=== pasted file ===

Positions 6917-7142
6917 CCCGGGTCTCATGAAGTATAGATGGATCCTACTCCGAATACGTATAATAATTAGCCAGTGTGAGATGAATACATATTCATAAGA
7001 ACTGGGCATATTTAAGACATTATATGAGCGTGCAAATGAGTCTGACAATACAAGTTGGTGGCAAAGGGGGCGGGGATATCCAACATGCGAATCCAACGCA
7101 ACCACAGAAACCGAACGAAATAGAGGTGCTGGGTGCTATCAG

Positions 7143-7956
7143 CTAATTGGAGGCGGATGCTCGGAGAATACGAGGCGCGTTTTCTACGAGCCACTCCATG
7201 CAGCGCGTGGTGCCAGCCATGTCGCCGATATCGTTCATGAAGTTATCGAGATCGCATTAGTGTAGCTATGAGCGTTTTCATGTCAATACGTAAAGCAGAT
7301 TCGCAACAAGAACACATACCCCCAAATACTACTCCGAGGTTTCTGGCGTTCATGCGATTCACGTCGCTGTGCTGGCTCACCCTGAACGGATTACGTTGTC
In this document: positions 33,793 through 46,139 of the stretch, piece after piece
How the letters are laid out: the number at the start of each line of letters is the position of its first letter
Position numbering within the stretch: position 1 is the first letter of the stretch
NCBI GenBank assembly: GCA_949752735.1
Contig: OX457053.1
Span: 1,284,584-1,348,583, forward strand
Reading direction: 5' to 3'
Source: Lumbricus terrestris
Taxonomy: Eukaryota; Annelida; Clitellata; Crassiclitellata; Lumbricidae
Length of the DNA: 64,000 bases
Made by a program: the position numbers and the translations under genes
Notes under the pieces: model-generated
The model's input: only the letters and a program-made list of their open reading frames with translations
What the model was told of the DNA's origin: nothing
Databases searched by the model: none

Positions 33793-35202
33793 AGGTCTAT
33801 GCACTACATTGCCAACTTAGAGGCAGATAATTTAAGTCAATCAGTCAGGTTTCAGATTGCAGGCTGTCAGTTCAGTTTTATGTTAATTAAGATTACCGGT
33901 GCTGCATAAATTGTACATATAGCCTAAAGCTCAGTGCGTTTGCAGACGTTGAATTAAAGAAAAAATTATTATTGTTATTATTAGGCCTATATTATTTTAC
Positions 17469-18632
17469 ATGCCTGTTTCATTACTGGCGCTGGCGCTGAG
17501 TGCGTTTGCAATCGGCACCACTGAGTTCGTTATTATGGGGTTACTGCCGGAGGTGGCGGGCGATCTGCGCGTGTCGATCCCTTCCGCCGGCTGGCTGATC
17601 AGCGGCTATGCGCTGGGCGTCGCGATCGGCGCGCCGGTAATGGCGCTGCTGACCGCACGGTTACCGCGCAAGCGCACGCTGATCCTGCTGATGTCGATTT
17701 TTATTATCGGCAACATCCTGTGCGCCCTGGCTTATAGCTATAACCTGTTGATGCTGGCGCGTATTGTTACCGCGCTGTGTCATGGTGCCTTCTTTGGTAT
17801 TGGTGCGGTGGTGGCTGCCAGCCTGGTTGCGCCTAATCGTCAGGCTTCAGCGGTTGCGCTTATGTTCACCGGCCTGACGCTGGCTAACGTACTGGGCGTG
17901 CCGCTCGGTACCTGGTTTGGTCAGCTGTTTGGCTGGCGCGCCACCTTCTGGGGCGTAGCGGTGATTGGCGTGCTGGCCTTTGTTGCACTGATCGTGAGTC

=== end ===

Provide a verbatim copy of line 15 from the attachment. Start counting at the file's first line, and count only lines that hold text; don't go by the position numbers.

Reading direction: 5' to 3'